The Herald Bulletin

Morning Update


March 16, 2013

Editorial: Jobs coming to Elwood is good for the county

The jobs announcement in Elwood last week is good news for Madison County. Warner Bodies — which makes truck bodies — will relocate its manufacturing facility to Elwood from Noblesville, which means a $3 million investment and 150 new jobs.

It goes without saying that Elwood officials were giddy when they made the announcement. “This is a big deal,” said Mayor Ron Arnold. Warner Bodies President Rick Manasek was complimentary about his new host. “We like the town environment here,” he said, calling Elwood “one of Indiana’s best-kept secrets.”

It’s Elwood biggest economic development deal since 1987, when Elsa came in.

The new manufacturer will occupy the old Plastech factory, which will need some work, but Manasek said his operation will be up and running a year from now. Plastech went bankrupt in 2008 and suffered a fire last year that damaged the roof. Manasek said the current Warner Bodies plant and equipment are dated, and the new facility will allow the company a competitive edge.

This shows that northern Madison County is also a viable location for manufacturers. Most of the economic development news in recent years has come along Interstate 69, to which Pendleton and now Anderson have been staking claims via annexation. As important as the interstate corridor is, the whole county should be pitched as a prime industrial location. Elwood is about 12 miles from I-69, due east on Indiana 28. Plus, Indiana 37, where Warner Bodies will be located, is a direct route to I-69 where the two merge on the north end of the Indianapolis metro area. Elwood, small and seemingly isolated, is served by a great highway system. Also near Elwood is the new wind farm.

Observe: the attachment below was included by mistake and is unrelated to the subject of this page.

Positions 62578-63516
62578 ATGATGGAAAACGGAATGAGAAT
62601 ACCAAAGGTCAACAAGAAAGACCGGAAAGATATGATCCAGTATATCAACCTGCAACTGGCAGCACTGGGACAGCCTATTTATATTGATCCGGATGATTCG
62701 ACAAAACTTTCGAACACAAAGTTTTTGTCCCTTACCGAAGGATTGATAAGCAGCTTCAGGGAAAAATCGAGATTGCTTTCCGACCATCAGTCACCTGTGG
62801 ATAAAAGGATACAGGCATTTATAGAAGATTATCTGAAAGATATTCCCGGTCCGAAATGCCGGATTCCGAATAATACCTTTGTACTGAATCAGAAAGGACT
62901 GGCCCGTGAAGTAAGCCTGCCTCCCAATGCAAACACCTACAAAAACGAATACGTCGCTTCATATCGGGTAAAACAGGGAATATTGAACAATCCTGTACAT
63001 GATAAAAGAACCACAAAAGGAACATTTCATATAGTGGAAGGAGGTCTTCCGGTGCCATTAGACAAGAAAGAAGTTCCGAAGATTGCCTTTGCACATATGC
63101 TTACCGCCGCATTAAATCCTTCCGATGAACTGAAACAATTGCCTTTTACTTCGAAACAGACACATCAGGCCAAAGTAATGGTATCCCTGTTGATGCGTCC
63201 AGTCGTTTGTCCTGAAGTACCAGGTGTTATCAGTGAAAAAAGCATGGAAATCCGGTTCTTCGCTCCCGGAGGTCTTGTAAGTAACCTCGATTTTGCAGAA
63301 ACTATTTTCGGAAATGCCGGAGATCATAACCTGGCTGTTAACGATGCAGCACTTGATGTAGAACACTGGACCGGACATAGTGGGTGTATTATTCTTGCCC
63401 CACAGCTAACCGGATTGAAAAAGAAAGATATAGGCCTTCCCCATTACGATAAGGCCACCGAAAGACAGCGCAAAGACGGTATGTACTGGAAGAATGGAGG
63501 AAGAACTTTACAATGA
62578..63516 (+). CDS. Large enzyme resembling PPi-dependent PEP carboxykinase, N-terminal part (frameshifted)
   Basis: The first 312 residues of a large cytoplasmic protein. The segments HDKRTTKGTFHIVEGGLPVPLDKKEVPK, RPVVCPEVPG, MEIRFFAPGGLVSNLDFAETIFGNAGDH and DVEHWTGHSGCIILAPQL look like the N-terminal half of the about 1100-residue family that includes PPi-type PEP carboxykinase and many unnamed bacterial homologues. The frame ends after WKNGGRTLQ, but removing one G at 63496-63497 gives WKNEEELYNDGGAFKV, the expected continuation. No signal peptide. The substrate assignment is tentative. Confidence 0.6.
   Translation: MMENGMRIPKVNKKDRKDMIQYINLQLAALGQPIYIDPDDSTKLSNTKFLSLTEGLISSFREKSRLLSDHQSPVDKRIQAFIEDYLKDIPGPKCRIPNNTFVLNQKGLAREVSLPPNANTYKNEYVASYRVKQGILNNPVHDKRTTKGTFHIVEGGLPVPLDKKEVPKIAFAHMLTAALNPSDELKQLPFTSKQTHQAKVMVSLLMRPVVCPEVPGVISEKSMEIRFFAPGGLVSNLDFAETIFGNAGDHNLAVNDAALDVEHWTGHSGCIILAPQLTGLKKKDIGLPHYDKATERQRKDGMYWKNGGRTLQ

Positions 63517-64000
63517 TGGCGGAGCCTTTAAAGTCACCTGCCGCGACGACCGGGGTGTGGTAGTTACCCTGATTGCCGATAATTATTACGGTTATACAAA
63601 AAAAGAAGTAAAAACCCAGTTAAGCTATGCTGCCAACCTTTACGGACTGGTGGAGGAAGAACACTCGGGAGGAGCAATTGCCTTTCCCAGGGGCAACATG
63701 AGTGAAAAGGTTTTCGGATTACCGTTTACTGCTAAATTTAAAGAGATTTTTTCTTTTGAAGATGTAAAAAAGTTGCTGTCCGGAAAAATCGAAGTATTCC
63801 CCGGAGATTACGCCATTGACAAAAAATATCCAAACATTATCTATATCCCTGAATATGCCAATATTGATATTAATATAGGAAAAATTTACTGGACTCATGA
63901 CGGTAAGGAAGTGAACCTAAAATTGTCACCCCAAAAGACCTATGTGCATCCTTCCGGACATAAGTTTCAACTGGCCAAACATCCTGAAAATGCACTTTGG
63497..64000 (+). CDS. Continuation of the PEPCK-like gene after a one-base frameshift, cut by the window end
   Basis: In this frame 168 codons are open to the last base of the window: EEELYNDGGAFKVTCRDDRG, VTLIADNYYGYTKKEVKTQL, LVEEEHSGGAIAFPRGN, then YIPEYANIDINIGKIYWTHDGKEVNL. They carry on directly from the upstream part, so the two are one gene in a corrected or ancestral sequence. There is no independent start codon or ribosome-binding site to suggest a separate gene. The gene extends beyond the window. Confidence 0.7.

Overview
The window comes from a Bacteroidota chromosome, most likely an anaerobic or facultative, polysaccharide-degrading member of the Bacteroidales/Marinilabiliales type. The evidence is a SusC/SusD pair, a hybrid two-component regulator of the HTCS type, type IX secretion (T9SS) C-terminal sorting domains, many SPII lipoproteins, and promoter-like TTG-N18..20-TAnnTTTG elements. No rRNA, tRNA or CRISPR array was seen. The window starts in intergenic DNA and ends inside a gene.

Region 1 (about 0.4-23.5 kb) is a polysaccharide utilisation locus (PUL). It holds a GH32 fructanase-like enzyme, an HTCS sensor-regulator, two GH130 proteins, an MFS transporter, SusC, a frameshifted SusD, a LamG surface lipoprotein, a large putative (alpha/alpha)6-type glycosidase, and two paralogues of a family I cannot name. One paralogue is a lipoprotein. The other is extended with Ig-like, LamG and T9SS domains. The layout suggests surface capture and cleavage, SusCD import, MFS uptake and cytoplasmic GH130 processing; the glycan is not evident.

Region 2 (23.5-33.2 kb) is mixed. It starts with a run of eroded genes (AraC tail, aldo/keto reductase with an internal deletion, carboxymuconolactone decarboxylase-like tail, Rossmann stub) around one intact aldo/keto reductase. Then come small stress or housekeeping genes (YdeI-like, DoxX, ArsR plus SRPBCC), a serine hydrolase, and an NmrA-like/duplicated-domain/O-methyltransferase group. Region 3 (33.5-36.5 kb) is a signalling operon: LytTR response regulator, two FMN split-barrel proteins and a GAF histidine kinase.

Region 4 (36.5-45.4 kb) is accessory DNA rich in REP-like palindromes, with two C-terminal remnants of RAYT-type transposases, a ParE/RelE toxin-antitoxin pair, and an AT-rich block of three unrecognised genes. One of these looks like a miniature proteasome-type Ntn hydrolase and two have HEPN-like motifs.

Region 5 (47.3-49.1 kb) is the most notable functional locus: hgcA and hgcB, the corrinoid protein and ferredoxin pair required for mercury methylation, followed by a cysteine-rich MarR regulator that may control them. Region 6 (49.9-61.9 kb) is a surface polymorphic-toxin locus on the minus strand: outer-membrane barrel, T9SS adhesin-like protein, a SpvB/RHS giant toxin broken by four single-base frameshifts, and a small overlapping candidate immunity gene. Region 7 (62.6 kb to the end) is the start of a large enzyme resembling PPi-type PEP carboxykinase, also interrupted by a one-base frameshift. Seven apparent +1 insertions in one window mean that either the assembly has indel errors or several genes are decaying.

Manasek said he liked the skilled, ready-to-work labor force available in Elwood from the John H. Hinds Career Center. It would be nice to keep those students in Madison County instead of sending them elsewhere for jobs.

Elwood, like most small towns, has struggled in recent years, watching populations decline and property values go down. But those things can be turned around given time and job creators believing in communities, as Manasek does.

Madison County still needs jobs more than anything else. Warner Bodies’ announcement is a good shot in the arm for county workers.

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